This appeared in the INDIAN EXPRESS (Sunday, 23rd November 2008) -- and is what I would call a GOOD review. By Uma Mahadevan-Dasgupta.
Here's the opening passage:
Who needs women when there’s genetic engineering?
by Uma Mahadevan-Dasgupta
“Interviewer: What term would you use for annihilating two-thirds of your population?
General: Drain-clearing. Our world was suffocating in its own excrement. No one could face the solution — and why? Because of a tired old myth called the ‘Sanctity of Life’!”
Manjula Padmanabhan’s Escape is set in a dystopian future, in a wasteland presided over by Generals who reject uniqueness and individuality as well as the natural processes of birth and death in favour of genetic engineering and cloning — or, as they call it, “regeneration” — and who, therefore, see no need for women (whom they call the “Vermin Tribe”) in this artificially controlled world. Even language has been stripped down and shaped to suit the requirements of this new world — the past is the “Time Before”, distortion is “sculpture”, and even proper names are strictly limited to an approved list.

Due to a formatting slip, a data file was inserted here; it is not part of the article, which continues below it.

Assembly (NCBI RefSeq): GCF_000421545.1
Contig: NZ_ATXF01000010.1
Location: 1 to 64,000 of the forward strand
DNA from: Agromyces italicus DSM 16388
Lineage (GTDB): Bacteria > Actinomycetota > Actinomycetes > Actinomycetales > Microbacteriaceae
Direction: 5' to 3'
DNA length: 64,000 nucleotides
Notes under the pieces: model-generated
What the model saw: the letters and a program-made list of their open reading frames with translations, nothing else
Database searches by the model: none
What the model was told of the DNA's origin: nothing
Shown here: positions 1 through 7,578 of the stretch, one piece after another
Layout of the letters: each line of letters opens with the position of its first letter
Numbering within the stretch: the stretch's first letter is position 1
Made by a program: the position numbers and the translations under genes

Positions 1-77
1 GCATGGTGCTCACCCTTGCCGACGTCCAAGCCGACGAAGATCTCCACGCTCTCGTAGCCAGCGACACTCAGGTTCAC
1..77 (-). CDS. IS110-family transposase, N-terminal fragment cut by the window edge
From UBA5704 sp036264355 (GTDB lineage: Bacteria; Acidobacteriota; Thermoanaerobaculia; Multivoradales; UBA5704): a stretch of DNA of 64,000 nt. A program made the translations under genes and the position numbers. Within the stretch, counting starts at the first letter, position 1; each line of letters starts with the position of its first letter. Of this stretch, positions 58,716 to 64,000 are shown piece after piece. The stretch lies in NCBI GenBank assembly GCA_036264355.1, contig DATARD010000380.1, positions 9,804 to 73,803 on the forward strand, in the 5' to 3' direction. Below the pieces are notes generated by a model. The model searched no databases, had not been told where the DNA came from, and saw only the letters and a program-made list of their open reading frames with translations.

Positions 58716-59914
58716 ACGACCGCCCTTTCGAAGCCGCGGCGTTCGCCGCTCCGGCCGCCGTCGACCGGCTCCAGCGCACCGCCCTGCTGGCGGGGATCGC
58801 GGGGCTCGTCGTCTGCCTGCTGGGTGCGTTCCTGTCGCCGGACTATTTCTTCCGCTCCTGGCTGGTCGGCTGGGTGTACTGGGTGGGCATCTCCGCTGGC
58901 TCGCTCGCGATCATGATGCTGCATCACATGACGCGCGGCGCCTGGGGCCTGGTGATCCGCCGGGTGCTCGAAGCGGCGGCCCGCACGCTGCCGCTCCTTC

In this particular domain served by manufactured “Drones” and guarded by packs of vicious “Boyz”, the General has managed to get rid of almost all the women, including the little girls — which is why it is so important that Meiji, the young female protagonist of the novel, should be safely taken away from this land ...
Meanwhile, here's a BOOK READING UPDATE for CHENNAI:
DATE: 30th NOVEMBER 2008
TIME: 6.30 pm
PLACE: "PASHA", The PARK, Nungumbakkam High Rd.
No invitations necessary, just come.
And this appeared on Nov 25th in Business Standard in Nilanjana Roy's book column. A gentle reminder that gender-experimental writing has been around for a while ...